P.S. Thanks guys for sending in your thoughtful and encouraging comments, I am reading them, even if I’m not responding to any of them, it’s because the internet is really incredibly slow here so I don’t have time to respond to them, but I just want to let you know that I really appreciate it! 🙂

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This past week, we got the opportunity to go to Molé National Park to see the wildlife.  It was pretty cool.  Unfortunately, my camera had broken last week when I was staying at a village *sniff sniff* so I don’t have any good pictures for you guys to see.  We were led by a guide who had a rifle with him at all times because the animals in the park are completely wild, and as such, are extremely dangerous.  The elephants, warthogs and crocodiles we encountered could severely injure us if we came too close and alarmed them – a baby elephant could easily rip a man’s limbs off.

But the weird thing about that day was that I didn’t feel quite as threatened in the park as I did after the trip, when I went to the small town of Larabanga, which borders the reserve.  There is a famous mosque in Larabanga, it is the oldest mosque in Ghana, and the architecture is quite unique – Kitty and Anne, you would both love it – so I wanted to have a look with my friends.

I went with a long-term volunteer who came to Molé with us, and she made sure to follow the proper traditions of meeting with the Chief Imam and getting his approval to see the mosque.  But after that, as we approached the mosque, we were swarmed with kids and adults, a massive crowd of people gathering around one place — around the Tourist Foreigners, the Oburunis that we were.  The experience was quite unsettling – kids all around not just asking for, but demanding money: “¢1000! ¢1000!” They didn’t know how to form complete English sentences yet, but they knew that we had cash to give.  We were confronted by a group of villagers asking for an entrance fee before we were allowed to even see the mosque.  We weren’t allowed to go in, and even just looking at the mosque from the outside required a fee.  Another group of my friends, when they innocently took a picture from a distance,  were swarmed by another group of villagers which yelled at them, accusing them of lying, breaking laws and insulting the traditions of the village.  The kids grabbed the arm of another of my friends, and pulled her off her bike, to her bewilderment.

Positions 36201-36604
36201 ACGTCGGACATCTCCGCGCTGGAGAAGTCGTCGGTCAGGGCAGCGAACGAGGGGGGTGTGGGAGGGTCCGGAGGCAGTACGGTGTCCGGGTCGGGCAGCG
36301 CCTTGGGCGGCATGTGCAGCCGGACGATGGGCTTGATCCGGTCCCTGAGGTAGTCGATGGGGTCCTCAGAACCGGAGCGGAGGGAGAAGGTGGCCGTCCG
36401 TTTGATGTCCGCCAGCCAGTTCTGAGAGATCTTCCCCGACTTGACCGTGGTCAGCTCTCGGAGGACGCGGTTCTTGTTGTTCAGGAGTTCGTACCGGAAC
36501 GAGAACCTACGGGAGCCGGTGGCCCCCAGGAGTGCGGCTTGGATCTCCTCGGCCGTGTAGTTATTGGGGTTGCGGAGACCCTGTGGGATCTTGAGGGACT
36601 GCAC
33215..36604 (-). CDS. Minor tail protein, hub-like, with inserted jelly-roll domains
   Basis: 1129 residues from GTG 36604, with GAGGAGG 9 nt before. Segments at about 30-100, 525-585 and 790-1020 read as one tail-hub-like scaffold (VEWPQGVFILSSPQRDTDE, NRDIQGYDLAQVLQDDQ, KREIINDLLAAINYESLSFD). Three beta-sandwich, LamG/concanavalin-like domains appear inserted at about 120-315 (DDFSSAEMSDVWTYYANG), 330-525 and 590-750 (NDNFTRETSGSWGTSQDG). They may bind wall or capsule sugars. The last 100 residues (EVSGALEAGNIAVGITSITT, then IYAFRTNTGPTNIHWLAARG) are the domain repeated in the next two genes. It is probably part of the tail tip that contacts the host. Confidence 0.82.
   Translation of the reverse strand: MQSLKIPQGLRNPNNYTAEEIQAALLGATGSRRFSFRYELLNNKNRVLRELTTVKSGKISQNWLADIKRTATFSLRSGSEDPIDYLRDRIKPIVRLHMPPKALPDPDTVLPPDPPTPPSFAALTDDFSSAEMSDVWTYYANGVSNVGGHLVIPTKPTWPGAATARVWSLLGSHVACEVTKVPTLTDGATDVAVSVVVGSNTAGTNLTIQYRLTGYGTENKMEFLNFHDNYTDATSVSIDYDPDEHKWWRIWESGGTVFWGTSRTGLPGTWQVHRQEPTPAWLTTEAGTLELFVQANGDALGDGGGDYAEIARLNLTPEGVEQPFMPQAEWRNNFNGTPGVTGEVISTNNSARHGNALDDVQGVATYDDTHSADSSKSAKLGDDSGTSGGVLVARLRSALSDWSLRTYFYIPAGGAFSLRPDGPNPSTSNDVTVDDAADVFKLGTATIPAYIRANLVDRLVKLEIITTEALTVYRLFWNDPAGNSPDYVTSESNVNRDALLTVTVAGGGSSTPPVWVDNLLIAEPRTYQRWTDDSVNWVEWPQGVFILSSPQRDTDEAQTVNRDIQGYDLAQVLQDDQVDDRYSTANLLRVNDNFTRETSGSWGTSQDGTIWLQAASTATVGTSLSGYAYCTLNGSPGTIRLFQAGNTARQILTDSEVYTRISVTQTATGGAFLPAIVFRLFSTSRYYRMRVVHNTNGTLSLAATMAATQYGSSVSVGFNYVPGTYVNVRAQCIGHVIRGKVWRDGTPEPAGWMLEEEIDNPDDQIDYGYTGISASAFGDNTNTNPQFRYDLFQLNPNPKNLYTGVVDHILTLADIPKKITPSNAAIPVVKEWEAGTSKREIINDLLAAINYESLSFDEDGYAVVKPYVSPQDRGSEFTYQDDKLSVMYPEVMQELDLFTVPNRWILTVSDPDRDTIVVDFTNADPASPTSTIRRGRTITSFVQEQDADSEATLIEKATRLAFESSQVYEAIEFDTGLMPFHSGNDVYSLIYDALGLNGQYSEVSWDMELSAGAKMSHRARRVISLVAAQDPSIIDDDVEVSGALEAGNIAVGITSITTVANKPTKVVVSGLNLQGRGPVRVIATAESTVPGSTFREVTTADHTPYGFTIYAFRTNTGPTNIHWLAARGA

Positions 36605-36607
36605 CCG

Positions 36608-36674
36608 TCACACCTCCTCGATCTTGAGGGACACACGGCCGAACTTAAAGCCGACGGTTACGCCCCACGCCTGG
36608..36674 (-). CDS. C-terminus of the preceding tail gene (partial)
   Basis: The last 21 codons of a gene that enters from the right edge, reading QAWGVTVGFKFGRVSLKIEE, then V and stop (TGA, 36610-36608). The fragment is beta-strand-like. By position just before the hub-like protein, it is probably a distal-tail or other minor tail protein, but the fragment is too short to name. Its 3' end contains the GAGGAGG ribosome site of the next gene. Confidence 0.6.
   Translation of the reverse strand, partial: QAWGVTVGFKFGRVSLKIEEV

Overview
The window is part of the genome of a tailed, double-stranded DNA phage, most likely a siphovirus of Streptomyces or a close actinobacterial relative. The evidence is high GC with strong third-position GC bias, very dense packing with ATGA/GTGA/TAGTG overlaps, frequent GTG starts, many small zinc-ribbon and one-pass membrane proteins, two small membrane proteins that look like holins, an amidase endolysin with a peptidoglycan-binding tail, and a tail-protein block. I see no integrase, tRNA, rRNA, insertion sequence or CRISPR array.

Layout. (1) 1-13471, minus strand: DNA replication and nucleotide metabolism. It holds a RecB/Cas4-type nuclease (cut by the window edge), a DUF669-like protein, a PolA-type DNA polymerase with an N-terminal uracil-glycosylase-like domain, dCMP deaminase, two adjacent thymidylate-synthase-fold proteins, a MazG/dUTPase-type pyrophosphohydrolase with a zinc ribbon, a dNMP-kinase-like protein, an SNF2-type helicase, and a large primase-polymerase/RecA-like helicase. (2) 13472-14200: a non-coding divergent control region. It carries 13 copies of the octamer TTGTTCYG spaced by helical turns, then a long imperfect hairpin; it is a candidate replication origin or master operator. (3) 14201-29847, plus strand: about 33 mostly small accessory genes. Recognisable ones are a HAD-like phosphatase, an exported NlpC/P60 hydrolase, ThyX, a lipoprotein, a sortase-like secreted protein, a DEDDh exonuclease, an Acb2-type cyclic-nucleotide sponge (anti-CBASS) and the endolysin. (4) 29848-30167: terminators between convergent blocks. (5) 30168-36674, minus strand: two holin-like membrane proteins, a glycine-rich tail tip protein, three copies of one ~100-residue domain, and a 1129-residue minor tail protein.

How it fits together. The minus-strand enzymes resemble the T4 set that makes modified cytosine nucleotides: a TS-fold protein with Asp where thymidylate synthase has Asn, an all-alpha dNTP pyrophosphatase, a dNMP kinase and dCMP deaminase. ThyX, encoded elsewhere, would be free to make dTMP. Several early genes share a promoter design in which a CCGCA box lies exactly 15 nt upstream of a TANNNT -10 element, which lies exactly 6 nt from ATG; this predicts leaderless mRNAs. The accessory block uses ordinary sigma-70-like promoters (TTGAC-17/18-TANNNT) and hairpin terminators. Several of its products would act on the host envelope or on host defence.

It was quite shocking.  We finally managed to get everybody calmed down, and we talked with one of the elders of the village.  My friend apologized and said that we, as tourists, had come, not knowing the traditions of the village and that so many people, on their way to Molé, disrupt the life of the village, and we were sorry for that.  The elder was angry at the villagers’ behaviour, and responded by saying: “The only thing that you have done wrong is that you have given money where it was unwarranted.”